Surang Bawadi is an integral part of the ancient Karej system that supplied water through subterranean tunnels in the 16th century during the Adil Shahi period. The system is known to be environmentally sustainable as it employs water harvesting and conveyance techniques through which groundwater can be obtained without causing damage to the tapped aquifer. Vijayapura, known as Bijapur back then, did not have major water resources in the region.

Adil Shahi kings made arrangements to ensure adequate supply through distribution of tanks, wells and water towers linked by a network of pipes and aqueducts. Many consider it an engineering marvel.

Over the years, though, the water system fell into disrepair as parts of it falling in private land were blocked to take up construction work.

“Two years ago, the tunnel of Surang Bawadi was shut by a local landowner. After activists and historians protested, the local government and the ASI reopened the tunnel and installed a board stating it is a protected area,” local social activist Raju V said.

Mounesh Kuravatti, an official with ASI’s Dharwad circle, under whose jurisdiction Vijayapura’s traditional water system falls, is aware of damages to the structures. “We keep raising awareness that the water network is under ASI protection, yet constructions have come up. As a result, portions of the network have suffered damage. We are drawing up a plan to rejuvenate parts of the system in public land, but the district administration will take a call on whether anything can be done about those in private land.”

Experts are hopeful that restoration of the system will help meet the city’s requirements. Dr HG Daddi, who has deep knowledge of the subject, said it helped Adil Shahi kings supply adequate water to their kingdom’s 10 lakh people. “Today, despite scientific and technical advance, the administration struggles to meet water needs of the city’s three lakh population,” Daddi said. Last summer, 10 wards of the city’s 35 went bone dry. The crisis is deepening every year, residents said.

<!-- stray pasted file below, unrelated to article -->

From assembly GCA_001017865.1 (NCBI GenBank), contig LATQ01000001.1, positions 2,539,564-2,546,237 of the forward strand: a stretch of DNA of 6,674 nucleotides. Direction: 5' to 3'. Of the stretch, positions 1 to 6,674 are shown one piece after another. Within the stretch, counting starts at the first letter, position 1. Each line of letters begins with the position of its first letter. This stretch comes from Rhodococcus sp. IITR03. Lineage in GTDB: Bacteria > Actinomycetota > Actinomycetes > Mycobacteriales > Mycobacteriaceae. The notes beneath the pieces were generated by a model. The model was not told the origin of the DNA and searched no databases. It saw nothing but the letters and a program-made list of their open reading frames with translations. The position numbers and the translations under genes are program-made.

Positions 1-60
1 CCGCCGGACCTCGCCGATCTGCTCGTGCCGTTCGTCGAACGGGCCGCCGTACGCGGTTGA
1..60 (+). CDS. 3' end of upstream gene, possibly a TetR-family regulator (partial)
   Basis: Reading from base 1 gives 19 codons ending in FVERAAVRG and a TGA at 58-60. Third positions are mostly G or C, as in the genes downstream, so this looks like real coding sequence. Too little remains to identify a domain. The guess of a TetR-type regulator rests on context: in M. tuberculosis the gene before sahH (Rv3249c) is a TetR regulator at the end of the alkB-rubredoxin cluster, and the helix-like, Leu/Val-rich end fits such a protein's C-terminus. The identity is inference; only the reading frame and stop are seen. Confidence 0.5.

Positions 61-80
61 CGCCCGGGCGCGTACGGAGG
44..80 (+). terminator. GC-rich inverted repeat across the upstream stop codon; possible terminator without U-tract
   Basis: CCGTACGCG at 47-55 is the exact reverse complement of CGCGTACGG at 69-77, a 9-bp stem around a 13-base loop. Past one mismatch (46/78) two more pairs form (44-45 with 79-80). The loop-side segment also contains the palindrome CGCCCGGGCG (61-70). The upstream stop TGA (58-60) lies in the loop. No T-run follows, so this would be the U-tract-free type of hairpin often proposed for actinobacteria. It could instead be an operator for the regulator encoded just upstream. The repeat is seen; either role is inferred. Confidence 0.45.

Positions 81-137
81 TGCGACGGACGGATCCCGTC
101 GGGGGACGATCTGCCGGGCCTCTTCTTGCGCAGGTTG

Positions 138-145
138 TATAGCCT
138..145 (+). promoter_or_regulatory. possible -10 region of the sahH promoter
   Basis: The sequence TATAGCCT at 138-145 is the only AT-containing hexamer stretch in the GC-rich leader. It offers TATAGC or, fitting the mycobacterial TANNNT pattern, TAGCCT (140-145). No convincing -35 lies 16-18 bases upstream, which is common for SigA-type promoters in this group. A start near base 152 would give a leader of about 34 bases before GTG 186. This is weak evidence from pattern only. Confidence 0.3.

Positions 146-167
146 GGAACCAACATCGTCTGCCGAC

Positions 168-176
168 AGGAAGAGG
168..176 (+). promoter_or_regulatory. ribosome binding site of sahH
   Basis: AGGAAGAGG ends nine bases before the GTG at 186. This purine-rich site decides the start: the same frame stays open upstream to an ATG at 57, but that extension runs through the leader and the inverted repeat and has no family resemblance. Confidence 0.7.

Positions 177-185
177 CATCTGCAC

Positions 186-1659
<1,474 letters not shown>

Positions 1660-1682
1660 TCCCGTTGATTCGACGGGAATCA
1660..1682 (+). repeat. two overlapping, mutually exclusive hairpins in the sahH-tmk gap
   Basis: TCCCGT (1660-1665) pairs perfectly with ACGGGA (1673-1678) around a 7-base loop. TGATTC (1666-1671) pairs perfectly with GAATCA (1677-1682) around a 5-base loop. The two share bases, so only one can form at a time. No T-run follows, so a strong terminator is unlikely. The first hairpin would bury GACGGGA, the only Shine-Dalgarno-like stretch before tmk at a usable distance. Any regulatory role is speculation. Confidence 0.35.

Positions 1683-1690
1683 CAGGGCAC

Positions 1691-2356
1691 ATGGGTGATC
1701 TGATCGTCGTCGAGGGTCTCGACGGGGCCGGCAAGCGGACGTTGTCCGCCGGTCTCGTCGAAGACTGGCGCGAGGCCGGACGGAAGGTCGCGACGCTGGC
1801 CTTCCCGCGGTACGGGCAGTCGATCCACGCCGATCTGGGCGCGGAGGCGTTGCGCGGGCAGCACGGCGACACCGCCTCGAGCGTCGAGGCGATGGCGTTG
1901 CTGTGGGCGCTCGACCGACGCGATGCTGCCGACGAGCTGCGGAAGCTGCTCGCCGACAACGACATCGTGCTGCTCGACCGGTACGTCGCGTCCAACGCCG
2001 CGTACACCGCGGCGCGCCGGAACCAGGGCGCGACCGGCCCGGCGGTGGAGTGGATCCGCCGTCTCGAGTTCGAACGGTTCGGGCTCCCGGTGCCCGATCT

The Puducherry Water Rich Model

Kiran Bedi, July 1, 2019: The Times of India

The Puducherry Water Rich Model
From: Kiran Bedi, July 1, 2019: The Times of India

From clogged drains to flowing canals: The Puducherry Water Rich Model

At a time when water conservation has become of paramount importance, as highlighted by the Prime Minister in his Mann Ki Baat broadcast on Sunday, a model called Puducherry Water Rich could perhaps offer some key learnings.

The genesis of the model was in interactions by a team of officers from Raj Nivas Secretariat and other departments over weekends with the public. Two issues were repeatedly highlighted in these interactions

• The need for desilting rural canals for improving water retention carrying capacity.

• The urgency of desilting urban drains to ensure regular flow and prevent malaria and dengue.

Most of the drains had been in a state of utter neglect for decades. The irony is that the practice of community involvement in desilting of canals and maintaining them goes back centuries in Puducherry, to the reign of the Pallavas. The Cholas and French too took this issue very seriously.